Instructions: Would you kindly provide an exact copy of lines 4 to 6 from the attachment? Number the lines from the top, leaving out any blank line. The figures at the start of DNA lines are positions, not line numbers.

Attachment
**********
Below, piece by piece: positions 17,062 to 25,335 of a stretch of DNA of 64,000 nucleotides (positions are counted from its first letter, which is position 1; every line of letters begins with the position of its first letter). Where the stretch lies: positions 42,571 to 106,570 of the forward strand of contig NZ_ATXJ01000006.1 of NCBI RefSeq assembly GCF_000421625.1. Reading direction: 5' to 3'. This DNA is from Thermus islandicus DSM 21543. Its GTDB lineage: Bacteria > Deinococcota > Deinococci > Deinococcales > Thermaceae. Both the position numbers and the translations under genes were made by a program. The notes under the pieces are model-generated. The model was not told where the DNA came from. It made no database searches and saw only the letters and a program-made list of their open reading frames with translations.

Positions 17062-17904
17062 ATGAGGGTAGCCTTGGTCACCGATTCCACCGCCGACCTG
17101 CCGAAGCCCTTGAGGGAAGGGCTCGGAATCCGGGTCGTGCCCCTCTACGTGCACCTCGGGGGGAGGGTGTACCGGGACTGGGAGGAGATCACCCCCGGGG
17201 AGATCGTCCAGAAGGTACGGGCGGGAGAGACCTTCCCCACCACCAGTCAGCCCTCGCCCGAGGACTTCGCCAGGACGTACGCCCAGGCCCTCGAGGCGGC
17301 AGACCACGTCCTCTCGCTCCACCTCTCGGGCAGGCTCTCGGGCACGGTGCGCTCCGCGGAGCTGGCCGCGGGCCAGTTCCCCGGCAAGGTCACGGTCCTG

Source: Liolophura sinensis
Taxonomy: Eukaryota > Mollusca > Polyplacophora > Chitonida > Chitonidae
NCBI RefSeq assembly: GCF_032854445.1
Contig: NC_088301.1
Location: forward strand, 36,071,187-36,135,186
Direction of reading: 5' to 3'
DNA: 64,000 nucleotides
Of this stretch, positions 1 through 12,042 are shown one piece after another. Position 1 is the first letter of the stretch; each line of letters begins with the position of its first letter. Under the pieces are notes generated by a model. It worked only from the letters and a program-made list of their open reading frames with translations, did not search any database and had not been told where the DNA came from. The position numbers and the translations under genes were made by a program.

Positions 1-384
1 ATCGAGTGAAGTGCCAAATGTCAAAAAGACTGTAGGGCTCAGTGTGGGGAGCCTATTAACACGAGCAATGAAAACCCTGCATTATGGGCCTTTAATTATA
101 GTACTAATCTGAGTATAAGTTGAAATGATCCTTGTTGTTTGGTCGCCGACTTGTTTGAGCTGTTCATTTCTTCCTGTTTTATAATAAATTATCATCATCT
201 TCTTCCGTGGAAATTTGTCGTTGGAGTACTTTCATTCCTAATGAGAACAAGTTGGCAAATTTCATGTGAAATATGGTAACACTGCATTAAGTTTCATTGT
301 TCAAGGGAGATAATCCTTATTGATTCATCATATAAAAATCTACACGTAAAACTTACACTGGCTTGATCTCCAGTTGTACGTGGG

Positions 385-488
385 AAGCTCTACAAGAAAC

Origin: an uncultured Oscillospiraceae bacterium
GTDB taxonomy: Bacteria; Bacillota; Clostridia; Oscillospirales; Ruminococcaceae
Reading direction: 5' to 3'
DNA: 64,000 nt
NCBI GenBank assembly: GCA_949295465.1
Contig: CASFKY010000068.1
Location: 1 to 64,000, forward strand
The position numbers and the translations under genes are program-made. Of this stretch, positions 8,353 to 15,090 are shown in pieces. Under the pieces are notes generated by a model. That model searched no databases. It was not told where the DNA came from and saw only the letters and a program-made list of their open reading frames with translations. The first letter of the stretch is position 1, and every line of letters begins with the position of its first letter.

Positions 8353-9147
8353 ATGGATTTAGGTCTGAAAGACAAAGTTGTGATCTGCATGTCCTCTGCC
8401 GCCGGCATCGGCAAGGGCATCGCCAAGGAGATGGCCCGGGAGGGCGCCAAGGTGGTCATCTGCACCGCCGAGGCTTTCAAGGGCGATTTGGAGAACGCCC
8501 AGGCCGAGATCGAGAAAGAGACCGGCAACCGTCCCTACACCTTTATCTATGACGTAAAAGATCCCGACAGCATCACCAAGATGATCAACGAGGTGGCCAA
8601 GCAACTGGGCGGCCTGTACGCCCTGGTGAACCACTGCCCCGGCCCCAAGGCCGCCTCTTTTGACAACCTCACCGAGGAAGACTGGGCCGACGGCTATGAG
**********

17101 CCGAAGCCCTTGAGGGAAGGGCTCGGAATCCGGGTCGTGCCCCTCTACGTGCACCTCGGGGGGAGGGTGTACCGGGACTGGGAGGAGATCACCCCCGGGG
17201 AGATCGTCCAGAAGGTACGGGCGGGAGAGACCTTCCCCACCACCAGTCAGCCCTCGCCCGAGGACTTCGCCAGGACGTACGCCCAGGCCCTCGAGGCGGC
17301 AGACCACGTCCTCTCGCTCCACCTCTCGGGCAGGCTCTCGGGCACGGTGCGCTCCGCGGAGCTGGCCGCGGGCCAGTTCCCCGGCAAGGTCACGGTCCTG